It’s 2018: Xella is using a promising innovation on the construction site for the first time. HoloLens, special digital glasses, are not being tested in Belgium by chance. Back then, it was already common practice to communicate with clients via cloud services and to use mainly BIM methods in building design - in other words, to represent buildings digitally in a single 3D model and to work on them in a networked way. Bringing this BIM model to the construction site remained a challenge - the HoloLens was there to help.
Today, BIM is more widespread than ever: "After the leading construction companies, more and more smaller firms are jumping on the bandwagon - many are still hesitant because of the investment required for the change. But they have understood that digital design simply saves them time and thus money," explains Stefaan Du-Tré, BIM Manager for Belgium.
In the Belgian market, Xella has established itself as an expert in three-dimensional building design for a long time. "We are very meticulous in the preparation of each BIM project," says Du-Tré. "Our consultancy is very intensive, but it saves a lot of time afterwards. Thanks to our advice, the models are optimally usable in the end and even have a positive impact on subsequent projects. Because establishing and maintaining a BIM cooperation requires dedication and perseverance.”
What is the BIM pioneer using HoloLens for today?
BIM is a method that is primarily used before construction of new buildings begins. But for now, BIM manager Du-Tré is focused on staying digital beyond the design phase: "We often find that the level of digitalization on the construction site is still very low compared to the design phase - which is why we were the first Xella site to test HoloLens." It's been five years since then.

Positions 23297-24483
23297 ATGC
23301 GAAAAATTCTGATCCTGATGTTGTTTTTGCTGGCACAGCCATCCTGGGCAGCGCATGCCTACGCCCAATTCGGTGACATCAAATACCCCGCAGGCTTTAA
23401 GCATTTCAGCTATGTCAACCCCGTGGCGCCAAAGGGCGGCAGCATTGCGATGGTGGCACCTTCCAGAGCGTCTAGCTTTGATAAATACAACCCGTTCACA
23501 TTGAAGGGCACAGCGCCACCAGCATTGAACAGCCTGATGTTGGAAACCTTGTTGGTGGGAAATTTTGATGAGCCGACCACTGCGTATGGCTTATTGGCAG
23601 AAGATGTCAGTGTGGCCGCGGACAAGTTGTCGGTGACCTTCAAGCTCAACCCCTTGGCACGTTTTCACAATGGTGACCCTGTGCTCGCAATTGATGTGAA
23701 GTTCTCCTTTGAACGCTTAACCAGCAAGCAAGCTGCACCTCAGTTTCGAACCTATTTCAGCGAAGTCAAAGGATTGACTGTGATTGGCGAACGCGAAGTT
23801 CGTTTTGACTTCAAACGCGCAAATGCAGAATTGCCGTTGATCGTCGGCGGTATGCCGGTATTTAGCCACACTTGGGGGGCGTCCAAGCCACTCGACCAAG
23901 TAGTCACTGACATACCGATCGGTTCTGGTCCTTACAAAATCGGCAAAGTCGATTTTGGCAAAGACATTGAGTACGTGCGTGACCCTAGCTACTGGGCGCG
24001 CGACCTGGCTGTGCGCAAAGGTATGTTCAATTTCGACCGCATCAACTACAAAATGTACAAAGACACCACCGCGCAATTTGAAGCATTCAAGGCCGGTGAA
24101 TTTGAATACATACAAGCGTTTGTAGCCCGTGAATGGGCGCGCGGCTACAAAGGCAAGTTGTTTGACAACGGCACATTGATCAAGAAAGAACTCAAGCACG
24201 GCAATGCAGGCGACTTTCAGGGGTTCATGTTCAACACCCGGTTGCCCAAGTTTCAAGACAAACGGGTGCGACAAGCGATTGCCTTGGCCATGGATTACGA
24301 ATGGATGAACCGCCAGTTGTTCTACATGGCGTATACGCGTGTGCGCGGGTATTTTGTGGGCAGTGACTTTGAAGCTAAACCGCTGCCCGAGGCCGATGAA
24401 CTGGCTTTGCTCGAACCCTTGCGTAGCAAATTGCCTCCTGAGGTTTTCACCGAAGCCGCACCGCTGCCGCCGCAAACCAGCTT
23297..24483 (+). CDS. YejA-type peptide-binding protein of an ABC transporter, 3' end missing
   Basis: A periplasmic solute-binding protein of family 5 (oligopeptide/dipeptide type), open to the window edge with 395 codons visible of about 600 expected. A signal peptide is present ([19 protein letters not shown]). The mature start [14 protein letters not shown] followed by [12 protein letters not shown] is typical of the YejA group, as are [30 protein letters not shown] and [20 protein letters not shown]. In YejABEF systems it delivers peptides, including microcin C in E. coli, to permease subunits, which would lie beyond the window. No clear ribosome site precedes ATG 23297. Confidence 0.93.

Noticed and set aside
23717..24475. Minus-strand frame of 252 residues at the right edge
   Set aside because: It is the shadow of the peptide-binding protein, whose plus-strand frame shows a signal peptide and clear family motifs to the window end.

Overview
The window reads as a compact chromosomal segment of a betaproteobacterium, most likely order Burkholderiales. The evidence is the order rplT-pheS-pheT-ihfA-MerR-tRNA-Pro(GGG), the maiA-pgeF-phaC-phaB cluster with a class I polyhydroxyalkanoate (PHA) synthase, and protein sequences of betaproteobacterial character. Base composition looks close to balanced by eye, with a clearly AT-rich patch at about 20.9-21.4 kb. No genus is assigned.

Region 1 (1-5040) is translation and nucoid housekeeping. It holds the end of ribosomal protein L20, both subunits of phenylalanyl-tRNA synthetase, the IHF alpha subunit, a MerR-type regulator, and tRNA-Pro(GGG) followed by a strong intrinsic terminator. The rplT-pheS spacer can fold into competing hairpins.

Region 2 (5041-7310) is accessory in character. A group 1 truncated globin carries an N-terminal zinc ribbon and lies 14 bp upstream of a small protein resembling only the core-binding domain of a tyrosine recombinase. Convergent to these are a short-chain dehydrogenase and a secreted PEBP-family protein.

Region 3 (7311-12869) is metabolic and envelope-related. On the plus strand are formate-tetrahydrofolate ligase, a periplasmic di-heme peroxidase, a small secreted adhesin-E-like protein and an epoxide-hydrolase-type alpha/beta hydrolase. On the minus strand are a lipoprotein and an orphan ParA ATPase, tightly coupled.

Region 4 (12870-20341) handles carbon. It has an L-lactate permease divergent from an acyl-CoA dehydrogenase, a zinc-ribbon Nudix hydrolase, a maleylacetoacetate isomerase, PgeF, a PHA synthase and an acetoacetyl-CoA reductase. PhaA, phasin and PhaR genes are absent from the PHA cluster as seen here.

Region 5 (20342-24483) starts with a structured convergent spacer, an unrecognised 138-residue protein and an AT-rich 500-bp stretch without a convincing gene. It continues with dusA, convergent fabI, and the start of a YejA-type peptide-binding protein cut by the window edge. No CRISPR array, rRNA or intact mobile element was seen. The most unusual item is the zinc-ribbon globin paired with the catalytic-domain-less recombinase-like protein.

Is the HoloLens a solution for bringing BIM to the construction site? Those who wear it can see a mixed reality image of the real construction site and virtually designed components. "After a lot of testing, it's not necessarily worth it for us yet. For example, the battery power doesn’t last a whole day."
Nevertheless, the HoloLens is still part of customer projects. It is just used for different purposes now: For example, to provide safe tours for clients. "To bring the BIM model to the construction site, from my point of view you could also use smartphones or tablets - but you never know what future technology will bring."
Exoskeletons on the rise
Today, Xella Belgium is testing other tools that aid construction: the "Living Tomorrow" innovation campus in Vilvoorde, Belgium, near Brussels, was designed using BIM methods by Xella itself as an official partner. During the installation of the storey-high Ytong panels for the interior walls, smart exoskeletons now successfully helped to carry the heavy loads as seen on the open construction site day. The exoskeleton supports the back and gives the workers the necessary stability.
BIM design and the Ravensburger syndrome
If there was one thing Du-Tré could wish for in terms of design work, it would be more standards for BIM models. So far, there is no legal obligation to use BIM in Belgium. The many different designs sometimes make Stefaan Du-Tré's work tedious. This is particularly evident during model checks, when Du-Tré and his team compare the client's models: "Sometimes we get two different models - one architectural and one structural." When they merge the two versions, they find duplicates that, unfortunately, differ in detail. Du-Tré finds humor in this: "I like to call it the 'Ravensburger syndrome' because it reminds me of a Ravensburger puzzle. But that's what we're here for: to bring it all together in a correct and usable BIM model. And our clients notice that we take their project very seriously. They really appreciate that service.“